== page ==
San Francisco
– Before Viacom filed its $1 billion copyright infringement lawsuit against
YouTube, Google (NASD:  GOOG) offered Viacom (NYSE:  VIA) $592 million in guaranteed revenues if the
company licensed its movies and TV shows to the site, according to newly
released documents from the ongoing lawsuit, CNET reported. Back in
2006, Google called content owned by Viacom — which includes MTV Networks,
Comedy Central and Paramount Pictures — the "most valuable content of any
other premium content provider."

Its offer to Viacom was reportedly five
times more than what it offered Time Warner’s (NYSE:  TWX) TBS, and eight times what it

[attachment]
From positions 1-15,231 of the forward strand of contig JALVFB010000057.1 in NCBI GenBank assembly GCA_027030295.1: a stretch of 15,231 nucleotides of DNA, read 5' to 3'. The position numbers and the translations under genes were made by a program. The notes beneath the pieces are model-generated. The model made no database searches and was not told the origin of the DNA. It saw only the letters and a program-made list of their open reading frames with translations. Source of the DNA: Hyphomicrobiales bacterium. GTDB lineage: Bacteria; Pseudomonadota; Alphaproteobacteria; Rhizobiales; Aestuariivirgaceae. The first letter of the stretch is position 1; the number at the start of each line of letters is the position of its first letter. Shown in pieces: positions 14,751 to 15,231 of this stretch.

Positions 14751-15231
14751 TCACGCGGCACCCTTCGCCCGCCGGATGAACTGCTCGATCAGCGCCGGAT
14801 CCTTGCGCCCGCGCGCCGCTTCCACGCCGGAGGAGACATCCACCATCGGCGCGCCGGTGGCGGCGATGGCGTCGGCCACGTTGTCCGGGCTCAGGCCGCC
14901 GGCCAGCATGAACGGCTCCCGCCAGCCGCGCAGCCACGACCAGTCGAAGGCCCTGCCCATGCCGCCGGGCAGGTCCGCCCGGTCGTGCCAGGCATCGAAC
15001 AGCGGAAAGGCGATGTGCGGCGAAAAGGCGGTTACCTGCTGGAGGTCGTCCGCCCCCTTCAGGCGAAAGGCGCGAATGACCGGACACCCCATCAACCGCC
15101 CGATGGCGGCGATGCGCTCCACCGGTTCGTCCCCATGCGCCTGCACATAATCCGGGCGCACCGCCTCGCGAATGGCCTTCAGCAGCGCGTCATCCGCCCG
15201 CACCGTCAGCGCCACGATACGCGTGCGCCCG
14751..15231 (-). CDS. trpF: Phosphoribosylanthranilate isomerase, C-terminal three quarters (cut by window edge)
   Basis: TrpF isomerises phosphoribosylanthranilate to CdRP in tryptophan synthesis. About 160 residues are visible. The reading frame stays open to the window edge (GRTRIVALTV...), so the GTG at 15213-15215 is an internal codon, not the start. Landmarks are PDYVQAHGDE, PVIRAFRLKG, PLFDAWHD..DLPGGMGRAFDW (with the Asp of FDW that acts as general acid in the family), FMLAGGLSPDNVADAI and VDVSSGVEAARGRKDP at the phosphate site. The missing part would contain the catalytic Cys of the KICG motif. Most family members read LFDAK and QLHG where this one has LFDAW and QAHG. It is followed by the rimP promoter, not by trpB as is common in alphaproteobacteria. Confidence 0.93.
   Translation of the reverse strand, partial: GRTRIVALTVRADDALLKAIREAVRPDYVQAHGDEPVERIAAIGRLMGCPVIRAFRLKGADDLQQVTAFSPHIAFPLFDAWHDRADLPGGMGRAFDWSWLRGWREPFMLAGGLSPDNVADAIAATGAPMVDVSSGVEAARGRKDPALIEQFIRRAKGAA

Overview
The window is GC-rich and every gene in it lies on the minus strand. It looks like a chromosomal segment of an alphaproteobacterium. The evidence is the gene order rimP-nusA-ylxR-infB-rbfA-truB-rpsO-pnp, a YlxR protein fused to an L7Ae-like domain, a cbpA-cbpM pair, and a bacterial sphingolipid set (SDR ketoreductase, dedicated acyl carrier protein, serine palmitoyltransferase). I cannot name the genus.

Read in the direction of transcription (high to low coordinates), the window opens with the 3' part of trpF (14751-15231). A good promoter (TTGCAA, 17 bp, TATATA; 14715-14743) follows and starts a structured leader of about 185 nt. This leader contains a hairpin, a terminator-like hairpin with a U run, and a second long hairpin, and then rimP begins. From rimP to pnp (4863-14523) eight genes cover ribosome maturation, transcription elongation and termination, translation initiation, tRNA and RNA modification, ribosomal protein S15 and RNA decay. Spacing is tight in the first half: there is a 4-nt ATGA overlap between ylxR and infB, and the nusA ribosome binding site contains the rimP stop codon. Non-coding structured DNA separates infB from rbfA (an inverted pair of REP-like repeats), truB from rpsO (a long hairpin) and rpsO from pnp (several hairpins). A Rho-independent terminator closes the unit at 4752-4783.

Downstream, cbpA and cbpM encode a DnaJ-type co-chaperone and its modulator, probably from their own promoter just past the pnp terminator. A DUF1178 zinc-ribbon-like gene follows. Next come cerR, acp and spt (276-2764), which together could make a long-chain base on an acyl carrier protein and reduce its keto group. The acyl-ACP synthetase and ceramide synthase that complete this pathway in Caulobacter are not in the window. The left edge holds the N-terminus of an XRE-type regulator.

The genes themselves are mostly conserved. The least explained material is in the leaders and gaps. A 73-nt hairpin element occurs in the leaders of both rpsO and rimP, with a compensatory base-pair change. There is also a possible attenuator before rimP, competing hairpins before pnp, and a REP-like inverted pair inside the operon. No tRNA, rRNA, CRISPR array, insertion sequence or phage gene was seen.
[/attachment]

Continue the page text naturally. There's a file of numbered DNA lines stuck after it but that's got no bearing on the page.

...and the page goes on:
offered CBS (NYSE:  CBS) to license content to YouTube.

Another revelation from the recent
document release was an email from Viacom general counsel Michael Fricklas that
suggests YouTube’s business model is protected under the Digital Millennium
Copyright Act.

"Mostly, YouTube behaves–and why not," Fricklas wrote
in July 2006.

"User-generated content appears to be what’s driving it
right now. Also the difference between YouTube’s behavior and Grokster’s is
staggering. While the Supreme Court’s language IS broad; the precedent is not
THAT broad."

CNET notes that it is unclear what effect, if any, the new
revelations will have on the pending case.


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